> functions are invoked as a .DLL loaded with our program, whereas ADO/SQL
> operations must be packetized and sent to a separate task -- the SQL
server.

> Are we doing something dreadfully wrong, or are these reasonable relative
> speeds? Can anyone suggest alternative approaches using the SQL server to
> speed up the types of operations that we're doing?

> Thank you for your comments and suggestions.



Sun, 24 Oct 2004 06:15:01 GMT  
 DAO/JET speeds vs. ADO/SQL - ADO is shockingly slow
You will be able to gain significant improvements using stored-procedures.

If your lookup only returns one row, you can call a stored-procedure
(prepare one for reuse for more speed) and return the data via parameters
instead of a recordset. (It is reckoned to be approx 1000 times faster).

Similar can be done with your inserts.

Alternatively, to maximise the journey from your process to SQL Server, you
can submit multiple INSERT statements to the connection wrapped in begin/end
trans. e.g. 500 at a time. This will perform significantly better than one
at a time.

HTH

Tim


Quote:
> I have found ADO to be slow at times, but how are you connecting to the
SQL
> Server? I don't know very much about this subject, but in the interest of
> trying to help as much as I can, I found that how you work with
connections
> in ADO has a huge impact on speed...

> Jason



> > I've recently been involved in a project to convert an application from
> > DAO/JET databases to the Microsoft SQL 2000 server (version 8 Personal
> > Edition).  The application works well with DAO/JET, except it has hit
the
> > 1GB JET database limit, forcing us to look for alternatives.

> > Our speed tests comparing DAO/JET with ADO/SQL are shocking, so I would
> like
> > to describe them to see if anyone else can confirm the types of results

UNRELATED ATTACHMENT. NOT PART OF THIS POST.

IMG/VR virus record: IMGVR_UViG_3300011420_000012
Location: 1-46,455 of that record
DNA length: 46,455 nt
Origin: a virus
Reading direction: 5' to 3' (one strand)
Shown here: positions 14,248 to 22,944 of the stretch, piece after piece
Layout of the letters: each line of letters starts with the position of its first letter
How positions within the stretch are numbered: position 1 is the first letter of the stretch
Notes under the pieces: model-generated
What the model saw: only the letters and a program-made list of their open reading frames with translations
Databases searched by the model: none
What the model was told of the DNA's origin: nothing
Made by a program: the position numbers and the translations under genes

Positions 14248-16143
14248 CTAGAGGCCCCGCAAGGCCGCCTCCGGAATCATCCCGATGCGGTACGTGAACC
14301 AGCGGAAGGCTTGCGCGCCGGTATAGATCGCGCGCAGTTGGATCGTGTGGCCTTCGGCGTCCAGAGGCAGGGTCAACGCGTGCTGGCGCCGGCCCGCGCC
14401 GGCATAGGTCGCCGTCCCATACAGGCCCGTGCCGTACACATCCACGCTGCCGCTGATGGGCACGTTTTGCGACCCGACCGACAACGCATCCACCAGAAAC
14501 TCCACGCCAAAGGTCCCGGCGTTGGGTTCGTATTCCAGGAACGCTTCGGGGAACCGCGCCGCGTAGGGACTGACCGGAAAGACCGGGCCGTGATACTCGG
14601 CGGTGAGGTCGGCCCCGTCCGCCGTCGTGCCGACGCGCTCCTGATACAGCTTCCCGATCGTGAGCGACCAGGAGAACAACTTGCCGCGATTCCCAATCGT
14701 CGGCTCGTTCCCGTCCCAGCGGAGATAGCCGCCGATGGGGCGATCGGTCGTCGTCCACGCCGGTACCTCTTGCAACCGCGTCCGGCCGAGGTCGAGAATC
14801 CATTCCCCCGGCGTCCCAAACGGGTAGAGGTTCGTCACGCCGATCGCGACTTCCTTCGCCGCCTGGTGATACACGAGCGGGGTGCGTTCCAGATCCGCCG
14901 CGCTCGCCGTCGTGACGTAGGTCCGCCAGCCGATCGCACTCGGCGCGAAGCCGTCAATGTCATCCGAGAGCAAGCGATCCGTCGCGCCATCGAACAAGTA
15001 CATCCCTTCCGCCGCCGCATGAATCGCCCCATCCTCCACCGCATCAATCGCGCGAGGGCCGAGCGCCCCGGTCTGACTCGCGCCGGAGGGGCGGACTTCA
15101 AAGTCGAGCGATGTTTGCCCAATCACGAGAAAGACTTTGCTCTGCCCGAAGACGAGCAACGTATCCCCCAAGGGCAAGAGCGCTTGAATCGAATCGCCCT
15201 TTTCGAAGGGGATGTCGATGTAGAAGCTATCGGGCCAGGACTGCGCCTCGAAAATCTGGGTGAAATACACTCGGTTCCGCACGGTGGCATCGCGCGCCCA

we
> > are getting.

> > Our application does hundreds of thousands of individual record
> operations -
> > (1) lookup a record using an integer (long) key and (2) add a record
with
> > about 8 columns one of which is indexed.  The SQL server is running on
the
> > same computer as the test application that we are using for the timing.
> > These times were obtained using a TCP/IP connection to the SQL server;
> > switching to using named pipes seemed to reduce the time by about 2%.

> >  --  DATABASE BUILD TEST TIMES  --

> > Add a record using DAO/JET = 0.35 milliseconds/record

> > ADO/SQL Add a record through a record set = 12.0 milliseconds/record

> > ADO/SQL add using begin/end transaction and batch update = 10.0
> > milliseconds/record

> > ADO/SQL using "Insert Into" SQL statement with batch update = 4.4
> > milliseconds/record

> > So the best method is the "Insert Into" SQL statement, and it takes 12.6
> > times as long as adding records using DAO/JET.

> >  -- RECORD LOOKUP TEST TIMES --

> > Record lookup using DAO/JET Seek operation on indexed field with random
> > index numbers = 0.05 milliseconds/lookup (that's 50 microseconds/lookup)

> > ADO/SQL lookup using "Select. Where" SQL statement = 19
> milliseconds/lookup

> > So the ADO/SQL lookups using the Select SQL statement takes 380 times as
> > long as a DAO/JET Seek operation.

> > I assume most of the speed difference comes from the fact that DAO/JET
> > functions are invoked as a .DLL loaded with our program, whereas ADO/SQL
> > operations must be packetized and sent to a separate task -- the SQL
> server.

> > Are we doing something dreadfully wrong, or are these reasonable
relative
> > speeds? Can anyone suggest alternative approaches using the SQL server
to
> > speed up the types of operations that we're doing?

> > Thank you for your comments and suggestions.



Sun, 24 Oct 2004 16:03:22 GMT  
 DAO/JET speeds vs. ADO/SQL - ADO is shockingly slow
It's hard to say exactly what is wrong but I'll try to give some hints:

1) Make sure that you use OLEDB resource pooling (in other words connection
pooling). Look up the MSDN how to accomplish that. In MTS/COM+ this is
automatic, but if you are not using that you'll have to use other tricks
that are described in the MSDN to enable it.

2) Do NOT share a global connection between objects and threads.

3) Use parameters in queries instead of filling in the values in the string.
Have a look at the ADO Command object for more information. Using parameters
results in reuse of query plans which results in better performance.

4) If your statements are static (in other words, they don't change